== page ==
Mary Lou Retton Opens up about Brush with Death

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Legendary American gymnast Mary Lou Retton is opening up about her brush with death after a bout with pneumonia, telling NBC’s Today Show that she likely would be dead today if a caring neighbor had not checked on her at her home the day she landed in the hospital.

She was the star at the 1984 Summer Olympics, winning a gold, two silvers, and two bronzes, including the individual all-around title. Retton was the first American woman to win the all-around title. 

Today, the 55-year-old Retton is on an oxygen apparatus as her lungs continue to heal. She still cannot take deep breaths, she said.

“This is serious, and this is life, and I’m so grateful to be here,” Retton said. “I am blessed to be here because there was a time when they were about to put me on life support.”

Retton and her daughter Shayla Schrepfer were getting their nails done in October when Retton began feeling tired. The next day, a neighbor grew concerned after she saw the door open on Retton’s car. The neighbor lives across the street and found Retton lying on her bedroom floor, struggling to breathe.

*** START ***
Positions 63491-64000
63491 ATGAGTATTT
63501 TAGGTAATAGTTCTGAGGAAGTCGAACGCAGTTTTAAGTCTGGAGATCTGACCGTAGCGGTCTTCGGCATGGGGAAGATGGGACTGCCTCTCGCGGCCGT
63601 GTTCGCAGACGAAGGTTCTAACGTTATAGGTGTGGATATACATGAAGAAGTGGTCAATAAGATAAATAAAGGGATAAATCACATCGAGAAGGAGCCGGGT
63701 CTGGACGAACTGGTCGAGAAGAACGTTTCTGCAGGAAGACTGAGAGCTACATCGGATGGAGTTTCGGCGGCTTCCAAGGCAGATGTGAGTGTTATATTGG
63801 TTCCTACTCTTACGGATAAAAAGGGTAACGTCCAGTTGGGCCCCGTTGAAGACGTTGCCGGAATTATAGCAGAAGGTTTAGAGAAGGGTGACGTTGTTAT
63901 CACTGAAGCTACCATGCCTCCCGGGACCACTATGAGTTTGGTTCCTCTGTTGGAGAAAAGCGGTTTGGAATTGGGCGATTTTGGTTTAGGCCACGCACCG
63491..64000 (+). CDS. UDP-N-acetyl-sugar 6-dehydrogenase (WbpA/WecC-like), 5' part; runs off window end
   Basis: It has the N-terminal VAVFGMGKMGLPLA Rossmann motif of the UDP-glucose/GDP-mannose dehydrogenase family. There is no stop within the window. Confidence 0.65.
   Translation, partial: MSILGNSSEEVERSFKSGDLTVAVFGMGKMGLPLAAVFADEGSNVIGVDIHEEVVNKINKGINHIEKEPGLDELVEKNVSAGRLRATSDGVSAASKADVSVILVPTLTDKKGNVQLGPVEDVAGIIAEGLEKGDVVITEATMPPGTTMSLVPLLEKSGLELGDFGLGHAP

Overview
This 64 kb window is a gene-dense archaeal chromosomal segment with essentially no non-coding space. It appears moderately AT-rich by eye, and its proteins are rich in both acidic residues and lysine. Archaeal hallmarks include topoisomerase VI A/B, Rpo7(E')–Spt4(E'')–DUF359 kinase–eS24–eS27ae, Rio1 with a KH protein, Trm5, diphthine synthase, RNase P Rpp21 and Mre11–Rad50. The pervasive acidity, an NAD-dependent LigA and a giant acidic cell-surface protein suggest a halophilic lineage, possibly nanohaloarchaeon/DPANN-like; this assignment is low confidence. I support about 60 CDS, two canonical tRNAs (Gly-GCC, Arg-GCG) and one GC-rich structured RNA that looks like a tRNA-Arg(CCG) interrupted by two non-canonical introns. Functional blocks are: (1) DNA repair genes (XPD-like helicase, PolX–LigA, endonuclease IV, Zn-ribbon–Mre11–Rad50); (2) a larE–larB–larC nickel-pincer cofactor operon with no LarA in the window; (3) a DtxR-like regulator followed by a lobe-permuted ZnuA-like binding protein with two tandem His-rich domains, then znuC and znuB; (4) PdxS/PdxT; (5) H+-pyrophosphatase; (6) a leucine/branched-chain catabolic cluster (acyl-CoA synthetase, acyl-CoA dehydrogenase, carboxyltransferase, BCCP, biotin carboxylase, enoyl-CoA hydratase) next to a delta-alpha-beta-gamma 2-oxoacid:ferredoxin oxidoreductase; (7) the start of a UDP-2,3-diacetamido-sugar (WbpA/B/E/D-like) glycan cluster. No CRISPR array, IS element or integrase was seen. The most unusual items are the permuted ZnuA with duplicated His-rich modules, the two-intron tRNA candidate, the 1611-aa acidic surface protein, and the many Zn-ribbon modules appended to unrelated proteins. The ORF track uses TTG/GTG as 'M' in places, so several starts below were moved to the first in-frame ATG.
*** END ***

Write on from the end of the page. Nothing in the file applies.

“She came into the house. She knows my code and saw me and found me,” Retton said. “And Magda pretty much saved my life.”

Soon, her oxygen saturation level plunged to the 70s, well short of the normal 95 to 100 range. 

Doctors considered placing her on a ventilator. Her daughters prayed over her, she told Today.

“They were saying their goodbyes to me,” Retton said.

Thankfully, her oxygen levels rose enough to keep her off a ventilator. Doctors still don’t know what caused the pneumonia. She tested negative for Covid-19, the flu and RSV. 

Doctors hope to perform a biopsy on her lungs when she recovers. 

“You don’t get to see the light at the end of the tunnel,” she told Today. “So it’s a day-by-day recovery period.”

There are more “positives” than “negatives” in her life, Retton said. 

“I’m not great yet, and I know it’s going to be a really long road. I don’t know how long I’ll indefinitely need the oxygen. But you have no idea how blessed and how grateful I was for this holiday season,” Retton said.

Photo Courtesy: @Getty Images/Jonathan Daniel / Staff
Video Courtesy: TODAY via YouTube

Michael Foust has covered the intersection of faith and news for 20 years. His stories have appeared in Baptist Press, Christianity Today, The Christian Post, the Leaf-Chroniclethe Toronto Star and the Knoxville News-Sentinel.

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